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A Receipt of Interest

Original document held by Local Studies Section, Hornsby Shire Council Library

Original document held by Local Studies Section, Hornsby Shire Council Library

A time back I received a phone call asking if berowralivinghistory knew where the Thirgood Store had been located in Berowra.

We did not at that time have any information and we were not even sure of the spelling of the name.
It was then revealed that the receipt, pictured here, was held by the Local Studies section of Hornsby Library and they were keen to get more information.They have done that and the following basic details are:

G Thirgood,General Storekeeper of Berowra opened his store about c.1946.The store was located on the corner of Pacific Highway and Park Street (now Berowra Waters Road).

By 1963 G Thirgood is listed in the NSW voter’s register as a “charge hand”  and so had obviously moved on.

The purchaser indicated on the receipt is  Berowra Advancement Assn.

berowralivinghistory was aware there had been a number of community groups over the years but little is known about this one.

Can you please help us with information about either Thirgood’s store or Berowra Advancement Association ?


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Fishing At Berowra Waters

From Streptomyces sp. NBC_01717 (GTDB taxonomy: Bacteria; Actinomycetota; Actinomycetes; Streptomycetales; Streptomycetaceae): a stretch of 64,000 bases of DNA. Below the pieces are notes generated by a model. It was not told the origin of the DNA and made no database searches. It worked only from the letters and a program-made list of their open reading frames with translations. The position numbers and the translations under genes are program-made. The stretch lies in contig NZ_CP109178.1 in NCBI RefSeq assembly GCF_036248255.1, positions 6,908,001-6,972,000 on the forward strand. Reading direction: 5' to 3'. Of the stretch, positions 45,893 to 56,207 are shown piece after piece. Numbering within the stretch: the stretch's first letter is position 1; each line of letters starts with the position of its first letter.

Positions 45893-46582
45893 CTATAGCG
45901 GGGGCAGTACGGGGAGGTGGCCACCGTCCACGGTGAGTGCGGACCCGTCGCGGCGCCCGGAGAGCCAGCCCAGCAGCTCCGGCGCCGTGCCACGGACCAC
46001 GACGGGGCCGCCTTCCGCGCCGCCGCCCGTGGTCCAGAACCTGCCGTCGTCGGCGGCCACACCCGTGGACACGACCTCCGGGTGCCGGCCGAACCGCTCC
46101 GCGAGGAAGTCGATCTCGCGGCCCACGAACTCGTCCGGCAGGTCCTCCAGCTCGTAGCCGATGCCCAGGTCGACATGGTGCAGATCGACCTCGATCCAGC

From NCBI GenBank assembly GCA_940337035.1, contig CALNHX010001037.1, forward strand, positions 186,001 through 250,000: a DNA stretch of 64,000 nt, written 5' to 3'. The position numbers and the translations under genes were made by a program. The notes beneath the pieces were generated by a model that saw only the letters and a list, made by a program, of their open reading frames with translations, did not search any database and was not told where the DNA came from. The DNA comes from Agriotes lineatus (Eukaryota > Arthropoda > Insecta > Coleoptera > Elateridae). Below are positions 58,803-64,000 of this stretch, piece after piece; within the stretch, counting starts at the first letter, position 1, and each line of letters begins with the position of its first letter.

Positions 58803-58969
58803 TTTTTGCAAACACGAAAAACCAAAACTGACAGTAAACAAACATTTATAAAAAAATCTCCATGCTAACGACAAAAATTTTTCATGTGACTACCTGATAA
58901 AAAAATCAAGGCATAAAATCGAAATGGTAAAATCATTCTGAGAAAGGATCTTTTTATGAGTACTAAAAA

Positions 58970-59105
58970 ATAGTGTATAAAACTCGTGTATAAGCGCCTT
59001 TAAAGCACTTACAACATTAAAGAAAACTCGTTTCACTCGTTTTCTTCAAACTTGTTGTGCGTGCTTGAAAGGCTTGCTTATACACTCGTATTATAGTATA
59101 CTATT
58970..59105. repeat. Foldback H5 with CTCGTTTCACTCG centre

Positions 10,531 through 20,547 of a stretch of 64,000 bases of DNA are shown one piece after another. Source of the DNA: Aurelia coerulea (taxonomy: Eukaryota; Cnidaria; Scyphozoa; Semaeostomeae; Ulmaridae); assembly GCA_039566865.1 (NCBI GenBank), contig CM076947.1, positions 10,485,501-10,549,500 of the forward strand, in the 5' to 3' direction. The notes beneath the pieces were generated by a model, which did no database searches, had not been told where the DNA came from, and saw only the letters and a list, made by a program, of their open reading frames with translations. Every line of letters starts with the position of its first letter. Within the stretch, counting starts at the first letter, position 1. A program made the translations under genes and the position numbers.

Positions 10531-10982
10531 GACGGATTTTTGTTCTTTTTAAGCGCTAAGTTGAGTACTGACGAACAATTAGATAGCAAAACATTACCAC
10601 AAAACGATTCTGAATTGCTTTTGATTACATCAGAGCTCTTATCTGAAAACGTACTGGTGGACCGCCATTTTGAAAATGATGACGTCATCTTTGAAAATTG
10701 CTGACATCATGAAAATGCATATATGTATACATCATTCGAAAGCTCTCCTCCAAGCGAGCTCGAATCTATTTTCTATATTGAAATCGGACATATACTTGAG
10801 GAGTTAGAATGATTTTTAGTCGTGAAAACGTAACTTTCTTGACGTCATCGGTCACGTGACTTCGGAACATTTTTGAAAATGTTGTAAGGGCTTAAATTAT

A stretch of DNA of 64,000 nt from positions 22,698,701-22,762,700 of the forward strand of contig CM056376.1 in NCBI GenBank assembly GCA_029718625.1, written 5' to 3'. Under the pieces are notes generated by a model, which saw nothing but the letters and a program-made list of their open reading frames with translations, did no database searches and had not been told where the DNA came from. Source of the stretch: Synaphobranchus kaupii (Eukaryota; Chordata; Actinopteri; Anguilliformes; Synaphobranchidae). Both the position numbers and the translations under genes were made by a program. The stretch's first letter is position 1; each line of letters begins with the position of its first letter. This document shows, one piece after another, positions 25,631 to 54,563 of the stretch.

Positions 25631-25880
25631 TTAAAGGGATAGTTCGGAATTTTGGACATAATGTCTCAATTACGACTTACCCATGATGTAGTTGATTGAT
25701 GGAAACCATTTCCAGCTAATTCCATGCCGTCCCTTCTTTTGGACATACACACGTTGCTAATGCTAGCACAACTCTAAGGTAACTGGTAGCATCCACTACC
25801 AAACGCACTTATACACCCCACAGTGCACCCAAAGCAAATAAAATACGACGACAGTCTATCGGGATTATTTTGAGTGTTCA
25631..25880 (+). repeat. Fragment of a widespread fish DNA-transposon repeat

Image Courtesy of The Past Present www.australiaspastpresent.com

Image Courtesy of The Past Present

The image above is an idyllic view of Berowra, a place of fun, leisure and relaxation. In the foreground, a man enjoys a day on the water, casting his line and waiting to see what bites. Fishing has long been a popular pastime at Berowra though, and drew crowds from the city on a regular basis to try their luck. In fact, so popular were Berowra and Cowan Creeks that they were regularly mentioned in fishing reports in newspapers, including papers like the Sydney Morning Herald!

Do you have memories of fishing at Berowra or Cowan Creek – or perhaps a story about the one that got away? We would love to hear your memories!


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My Job As An Apprentice Baker

Jim in his baking uniform

Jim in his baking uniform

I worked for A R Kerslake of Berowra between January 1944 and June 1950. His business was located at the beginning of Berowra Waters Road near the Pacific Highway.

My wage was f1.10.0 per week and was 2/6 above the award. (A tradesman’s wage in 1948 was f7.11.0 & in 1950 f9.13.0)

I assisted in making the dough between 7&8 pm. Mr Kerslake then prepared the dough about 2am. He then set the alarm for me to get up as I slept in a room on the adjacent house verandah. I would then prepare the dough and remove some from the trough ready for weighing and dividing for the tins.

I would then wake the boss about 3am.

We had a dough mixer and later a machine for dividing the dough when weighed and ready for placing into the tins for the oven.

Once the bread was baked in a wood fired oven and stacked on a racked trolly we would have breakfast.
The boss would load the van for deliveries and I would clean and grease the tins, and put a bag of flour in the mixer ready for that night. I would clean the firebox and cart wood in for the next morning’s baking.
We produced about 300 loaves of white and 50 of brown bread.

When I started work at the bakery we worked for 5 1/2 days. Later this was reduced to 5days. Bread was 5 pence a loaf in 1943 and 51/2 pence about 1944.

Jim Hatfield